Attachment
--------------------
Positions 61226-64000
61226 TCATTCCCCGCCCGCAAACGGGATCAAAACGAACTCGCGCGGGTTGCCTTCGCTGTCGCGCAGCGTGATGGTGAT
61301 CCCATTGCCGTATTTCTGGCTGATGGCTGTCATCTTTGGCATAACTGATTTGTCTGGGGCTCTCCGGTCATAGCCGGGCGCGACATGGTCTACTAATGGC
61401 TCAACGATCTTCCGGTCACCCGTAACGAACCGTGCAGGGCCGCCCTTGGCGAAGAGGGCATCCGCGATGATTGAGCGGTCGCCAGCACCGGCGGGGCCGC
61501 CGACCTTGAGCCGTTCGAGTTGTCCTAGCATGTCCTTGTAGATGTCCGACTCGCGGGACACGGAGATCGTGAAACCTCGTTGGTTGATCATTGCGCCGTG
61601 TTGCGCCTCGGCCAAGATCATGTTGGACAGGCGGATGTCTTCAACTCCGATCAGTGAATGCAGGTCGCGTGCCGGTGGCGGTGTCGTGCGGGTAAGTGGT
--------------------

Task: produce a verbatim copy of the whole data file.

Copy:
Positions 61226-64000
61226 TCATTCCCCGCCCGCAAACGGGATCAAAACGAACTCGCGCGGGTTGCCTTCGCTGTCGCGCAGCGTGATGGTGAT
61301 CCCATTGCCGTATTTCTGGCTGATGGCTGTCATCTTTGGCATAACTGATTTGTCTGGGGCTCTCCGGTCATAGCCGGGCGCGACATGGTCTACTAATGGC
61401 TCAACGATCTTCCGGTCACCCGTAACGAACCGTGCAGGGCCGCCCTTGGCGAAGAGGGCATCCGCGATGATTGAGCGGTCGCCAGCACCGGCGGGGCCGC
61501 CGACCTTGAGCCGTTCGAGTTGTCCTAGCATGTCCTTGTAGATGTCCGACTCGCGGGACACGGAGATCGTGAAACCTCGTTGGTTGATCATTGCGCCGTG
61601 TTGCGCCTCGGCCAAGATCATGTTGGACAGGCGGATGTCTTCAACTCCGATCAGTGAATGCAGGTCGCGTGCCGGTGGCGGTGTCGTGCGGGTAAGTGGT